It is the responsible thing to do, I agree.  The reason most do not do this as was done by our ancestors from yesteryear is convenience and cosmetics.  We have become a very lazy society.  The discipline of work is not as it was even thirty years ago.  Also, property value and "what others think" is paramount these days.  Rain barrels are just not cosmetically appealing to the eye. 

    If we are to ensure self reliance in the future we are going to have to start disciplining ourselves in these types of conservative initiatives.

  3. Shadesbreath profile image83
    Shadesbreathposted 8 years ago

    The reason we don't do this is because the government AND the enviros collude to undermine property rights with just enough help from the guys who pump water and treat it, the guys who sell it back to you in bottles at prices higher than gas, the people who sell those two groups power, and most of all, from the power-grubbing left using the enviros to facilitate the dismantling of private property by eroding mineral rights first.

    There's money and power in water, and you can't even have a water barrel in some states already.  Most people have zero clue about the politics involved with water. They're taking mineral rights first, then property rights will go after that, and the founding father's work will be undone (and we won't be able to throw off the power-grabbing, dysfunctional government 'cause they're taking 2nd amendment rights too smile.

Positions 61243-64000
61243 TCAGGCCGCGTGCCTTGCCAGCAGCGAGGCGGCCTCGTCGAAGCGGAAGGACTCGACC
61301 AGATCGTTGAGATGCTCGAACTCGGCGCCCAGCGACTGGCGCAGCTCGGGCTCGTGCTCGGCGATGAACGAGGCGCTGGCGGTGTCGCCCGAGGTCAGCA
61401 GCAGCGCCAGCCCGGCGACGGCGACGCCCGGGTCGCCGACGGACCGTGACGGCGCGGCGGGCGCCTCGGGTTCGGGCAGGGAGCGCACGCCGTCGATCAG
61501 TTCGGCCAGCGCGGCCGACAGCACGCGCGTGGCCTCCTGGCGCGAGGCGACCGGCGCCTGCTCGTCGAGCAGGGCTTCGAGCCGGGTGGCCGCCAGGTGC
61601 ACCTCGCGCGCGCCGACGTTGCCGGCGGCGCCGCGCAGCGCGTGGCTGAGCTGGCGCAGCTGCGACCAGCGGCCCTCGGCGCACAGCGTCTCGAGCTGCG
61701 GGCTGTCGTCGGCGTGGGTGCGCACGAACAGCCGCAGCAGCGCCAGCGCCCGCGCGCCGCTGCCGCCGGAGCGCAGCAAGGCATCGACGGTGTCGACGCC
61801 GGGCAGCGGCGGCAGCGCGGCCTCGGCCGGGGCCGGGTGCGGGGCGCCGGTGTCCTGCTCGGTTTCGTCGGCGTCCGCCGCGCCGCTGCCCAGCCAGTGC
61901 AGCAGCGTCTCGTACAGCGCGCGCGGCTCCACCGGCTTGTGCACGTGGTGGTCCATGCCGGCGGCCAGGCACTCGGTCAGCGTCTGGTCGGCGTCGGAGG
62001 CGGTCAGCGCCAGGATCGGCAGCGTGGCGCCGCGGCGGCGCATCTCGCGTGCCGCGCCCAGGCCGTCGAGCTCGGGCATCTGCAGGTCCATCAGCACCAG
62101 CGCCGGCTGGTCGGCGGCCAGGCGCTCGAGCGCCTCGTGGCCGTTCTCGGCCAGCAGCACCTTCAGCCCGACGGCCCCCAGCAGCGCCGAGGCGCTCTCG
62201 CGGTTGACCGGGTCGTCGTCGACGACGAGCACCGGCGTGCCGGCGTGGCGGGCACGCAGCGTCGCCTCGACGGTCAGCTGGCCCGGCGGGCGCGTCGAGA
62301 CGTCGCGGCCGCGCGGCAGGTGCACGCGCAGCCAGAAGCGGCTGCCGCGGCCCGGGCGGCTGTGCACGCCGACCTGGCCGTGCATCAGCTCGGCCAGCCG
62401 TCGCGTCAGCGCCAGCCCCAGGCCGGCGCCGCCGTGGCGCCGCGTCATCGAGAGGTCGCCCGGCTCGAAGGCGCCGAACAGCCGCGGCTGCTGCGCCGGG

1. Cagsil profile image82
      Cagsilposted 8 years agoin reply to this

      lol lol lol lol lol just thought it was funny that is all. smile

  4. kmackey32 profile image66
    kmackey32posted 8 years ago

    I once saw a sign it said, save water and shower with a friend... I think I will take the route.. hehe

    1. Misha profile image70
      Mishaposted 8 years agoin reply to this

      With you? With pleasure! wink

    2. Argen profile image55
      Argenposted 8 years agoin reply to this

      A great sign kmackey32, showering with a friend or spouse is a great way to cut down water consumption.
      You can also get a showerhead with an on/off valve and turn the water off to soap up.
      Baths use huge amounts of water and you never really get clean soaking in your own filth, stay away from those.

      1. kmackey32 profile image66
        kmackey32posted 8 years agoin reply to this

        Yes I know, its the best idea so far... hehehe

  5. TLMinut profile image60
    TLMinutposted 8 years ago

    My friend tried that to water her garden in Utah but was told it's illegal, not allowed! WTH?
    I guess soon there'll be officials arresting little kids for trying to catch snowflakes in their mouths - that sky water must belong to the government...

    1. Jeff Berndt profile image89
      Jeff Berndtposted 8 years agoin reply to this

      Where in Utah? And was she using rain water or water from the tap?

      'Cos really, trying to grow a european-style garden (whether ornamental or a vegetable garden) in a freaking desert is a special kind of foolishness.